We wonder, for instance, ought not the SEC consider the fact that even private contractual disputes between Lloyd's and it's investors are precluded under UK law? It is interesting to note that in the past wave of litigation by US investors against Lloyd's, the SEC actually took an overt public position supporting the plaintiffs against Lloyd's. In thoses cases, the US courts gave credence to the UK courts and ruled in favor of Lloyd's claims, driving thousands of US citizens and others around the world into bankruptcy and financial ruin -- all without a hearing on their claims or allegations of fraud by Lloyd's.

Perhaps it is time for Congress to consider a blanket ban on the enforcement in the US of any judgment held by Lloyd's, at least until this ersatz insurance market is brought back under the rule of law. The fact that the residents of the UK and investors around the world must endure this monstrous situation only confirms the decision of America's Founders to break with England more than two centuries ago.

We believe it is time for Congress, the SEC and other US agencies to recognize that in the case of Lloyd's the UK's governmental, regulatory and legal systems have failed. The situation compares with the similar US failure in the case of AIG, but Lloyd's is far larger in systemic terms. This may, at the end of the day, explain why successive UK governments have allowed Lloyd's to effectively exempt themselves from all legal claims by investors and take on the nature of a sovereign state.

For investors and risk managers, the legal and sovereign risk illustrated by the Tropp v. the Corporation of Lloyd's litigation boggles the mind. If the Tropp petition is denied by the US Supreme Court, can any US individual, fund or fiduciary invest in Lloyd's with confidence? If you examine the history of Tropp and other investors, particularly the way in which existing contracts with investors were unilaterally revised by Lloyd's after the crisis two decades ago, it is hard to describe the situation as anything but arbitrary and fundamentally unfair. Is this how the people of Great Britain wish to be seen in the global marketplace?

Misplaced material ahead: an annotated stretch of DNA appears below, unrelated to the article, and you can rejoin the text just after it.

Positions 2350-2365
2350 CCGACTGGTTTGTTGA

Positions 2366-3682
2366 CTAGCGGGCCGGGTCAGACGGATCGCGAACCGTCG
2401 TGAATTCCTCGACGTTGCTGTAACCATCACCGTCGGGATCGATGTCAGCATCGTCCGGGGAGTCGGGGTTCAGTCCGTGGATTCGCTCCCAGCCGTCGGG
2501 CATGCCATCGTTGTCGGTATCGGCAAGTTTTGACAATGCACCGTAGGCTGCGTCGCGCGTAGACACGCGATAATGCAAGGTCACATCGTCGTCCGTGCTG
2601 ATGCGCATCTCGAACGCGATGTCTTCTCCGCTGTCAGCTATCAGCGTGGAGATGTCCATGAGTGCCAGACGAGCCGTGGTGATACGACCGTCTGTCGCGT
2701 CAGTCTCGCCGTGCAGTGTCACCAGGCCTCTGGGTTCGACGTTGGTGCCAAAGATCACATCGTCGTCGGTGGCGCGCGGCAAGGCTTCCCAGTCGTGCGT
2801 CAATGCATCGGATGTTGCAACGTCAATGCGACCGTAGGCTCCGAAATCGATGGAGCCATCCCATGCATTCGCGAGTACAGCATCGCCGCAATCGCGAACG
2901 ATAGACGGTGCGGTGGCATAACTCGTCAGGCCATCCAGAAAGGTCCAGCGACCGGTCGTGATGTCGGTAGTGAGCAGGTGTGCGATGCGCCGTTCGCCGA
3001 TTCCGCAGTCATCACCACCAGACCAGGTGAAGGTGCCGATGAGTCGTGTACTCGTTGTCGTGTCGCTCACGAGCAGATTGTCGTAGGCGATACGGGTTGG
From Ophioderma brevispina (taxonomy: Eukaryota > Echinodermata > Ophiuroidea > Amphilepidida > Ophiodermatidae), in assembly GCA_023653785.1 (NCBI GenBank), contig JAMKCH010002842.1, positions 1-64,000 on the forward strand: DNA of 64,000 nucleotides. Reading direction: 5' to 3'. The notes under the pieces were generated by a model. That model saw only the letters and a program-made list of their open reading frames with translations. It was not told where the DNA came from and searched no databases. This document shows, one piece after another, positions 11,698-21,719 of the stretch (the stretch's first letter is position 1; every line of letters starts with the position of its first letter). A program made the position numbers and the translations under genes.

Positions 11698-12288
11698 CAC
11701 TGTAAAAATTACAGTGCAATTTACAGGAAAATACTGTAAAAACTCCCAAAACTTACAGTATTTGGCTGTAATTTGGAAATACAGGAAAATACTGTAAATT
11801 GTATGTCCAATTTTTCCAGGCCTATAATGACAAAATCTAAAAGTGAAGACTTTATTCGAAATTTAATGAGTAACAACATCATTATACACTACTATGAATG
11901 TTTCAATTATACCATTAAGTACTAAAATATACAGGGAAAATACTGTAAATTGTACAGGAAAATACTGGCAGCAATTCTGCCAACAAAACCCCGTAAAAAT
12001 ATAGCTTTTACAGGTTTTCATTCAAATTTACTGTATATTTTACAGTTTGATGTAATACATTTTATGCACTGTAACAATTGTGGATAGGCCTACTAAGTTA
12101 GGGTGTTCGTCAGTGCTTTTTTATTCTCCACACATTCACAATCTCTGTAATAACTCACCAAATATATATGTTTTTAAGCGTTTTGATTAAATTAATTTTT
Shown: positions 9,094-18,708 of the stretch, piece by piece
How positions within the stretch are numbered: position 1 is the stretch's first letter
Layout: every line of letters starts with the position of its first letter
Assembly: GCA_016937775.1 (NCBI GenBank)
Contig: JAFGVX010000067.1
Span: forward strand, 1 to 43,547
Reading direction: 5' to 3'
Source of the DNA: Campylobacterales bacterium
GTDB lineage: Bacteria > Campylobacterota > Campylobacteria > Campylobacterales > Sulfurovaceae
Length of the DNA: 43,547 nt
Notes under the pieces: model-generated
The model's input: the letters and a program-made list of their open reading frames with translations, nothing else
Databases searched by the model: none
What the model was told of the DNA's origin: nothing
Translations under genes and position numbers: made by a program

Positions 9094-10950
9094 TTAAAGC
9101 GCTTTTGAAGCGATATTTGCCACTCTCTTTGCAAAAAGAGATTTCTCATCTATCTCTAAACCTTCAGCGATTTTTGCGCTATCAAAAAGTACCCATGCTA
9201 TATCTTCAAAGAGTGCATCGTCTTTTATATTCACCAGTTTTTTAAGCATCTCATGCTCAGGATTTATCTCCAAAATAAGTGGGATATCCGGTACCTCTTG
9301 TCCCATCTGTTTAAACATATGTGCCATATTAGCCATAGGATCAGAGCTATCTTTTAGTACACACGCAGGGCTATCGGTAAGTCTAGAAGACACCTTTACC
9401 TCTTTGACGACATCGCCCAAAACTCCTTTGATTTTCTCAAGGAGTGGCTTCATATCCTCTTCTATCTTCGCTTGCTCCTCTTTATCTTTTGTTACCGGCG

As one investor told The IRA, the US Supreme Court "must face the implausible, distasteful, and counter-intuitive reality" that the UK legal system did not meet even minimal US standards of due process when it comes to protecting the rights of investors in Lloyd's. Indeed, we see the true risk to Lloyd's as winning this US litigation. Then every American investor and fiduciary will be on notice that they may have no effective legal protection for any investment made in the Corporation of Lloyd's.

Questions? Comments? info@institutionalriskanalytics.com
Lloyds Litigation Timeline [draft]

1979-81 US: Congress enacts CERCLA (Superfund, environmental toxics contamination clean-up liability), US EPA drafts regs implementing it. Separately, US courts expand asbestos Incurred But Not [yet] Reported (“IBNR”) liability to become “long-tail”, unlimited in time as to how far in the future a reinsurer is liable for claims which originated in the underwriting year it had insured, based on an “occurrence” test (had an IBNR liability originated in that year) irrespective of how far in the future a liability might “manifest” as a notified claim.

1979-81 UK: Lloyd’s itself is named co-defendant in multiple fraud suits by members of Lloyd’s syndicates against their syndicate’s managing agent, notably Sasse, on a theory of liability by Lloyd’s itself for negligent failure to supervise and regulate agents in Lloyd’s’ market.  On reported advice of counsel that it could be held to have such a duty, Lloyd’s settles and pays.  UK Government (“UKG”) appoints Fisher Working Party to examine why the market is egregiously infected with conflicts of interest and repeated insider self-dealing by agents against their principals the members of the Society of Lloyd’s.  Fisher report 1980 finds that Lloyd’s’ contractual regulatory authority is inadequate to enforce fair dealing in the market, recommends that Parliament give Lloyd’s strengthened statutory authority as a self-regulator